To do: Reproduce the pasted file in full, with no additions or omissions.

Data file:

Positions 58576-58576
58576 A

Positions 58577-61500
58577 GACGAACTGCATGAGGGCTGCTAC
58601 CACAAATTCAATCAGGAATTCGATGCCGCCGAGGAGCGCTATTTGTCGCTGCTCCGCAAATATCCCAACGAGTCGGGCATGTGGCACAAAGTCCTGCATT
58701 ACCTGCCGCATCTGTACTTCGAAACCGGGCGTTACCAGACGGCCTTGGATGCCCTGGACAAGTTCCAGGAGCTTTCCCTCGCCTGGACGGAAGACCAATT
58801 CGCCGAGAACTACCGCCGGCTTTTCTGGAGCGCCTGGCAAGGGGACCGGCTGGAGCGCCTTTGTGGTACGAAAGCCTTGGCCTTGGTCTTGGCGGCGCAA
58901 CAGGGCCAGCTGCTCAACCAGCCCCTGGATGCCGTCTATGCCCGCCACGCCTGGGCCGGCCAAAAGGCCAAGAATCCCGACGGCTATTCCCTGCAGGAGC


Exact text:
Positions 58576-58576
58576 A

Positions 58577-61500
58577 GACGAACTGCATGAGGGCTGCTAC
58601 CACAAATTCAATCAGGAATTCGATGCCGCCGAGGAGCGCTATTTGTCGCTGCTCCGCAAATATCCCAACGAGTCGGGCATGTGGCACAAAGTCCTGCATT
58701 ACCTGCCGCATCTGTACTTCGAAACCGGGCGTTACCAGACGGCCTTGGATGCCCTGGACAAGTTCCAGGAGCTTTCCCTCGCCTGGACGGAAGACCAATT
58801 CGCCGAGAACTACCGCCGGCTTTTCTGGAGCGCCTGGCAAGGGGACCGGCTGGAGCGCCTTTGTGGTACGAAAGCCTTGGCCTTGGTCTTGGCGGCGCAA
58901 CAGGGCCAGCTGCTCAACCAGCCCCTGGATGCCGTCTATGCCCGCCACGCCTGGGCCGGCCAAAAGGCCAAGAATCCCGACGGCTATTCCCTGCAGGAGC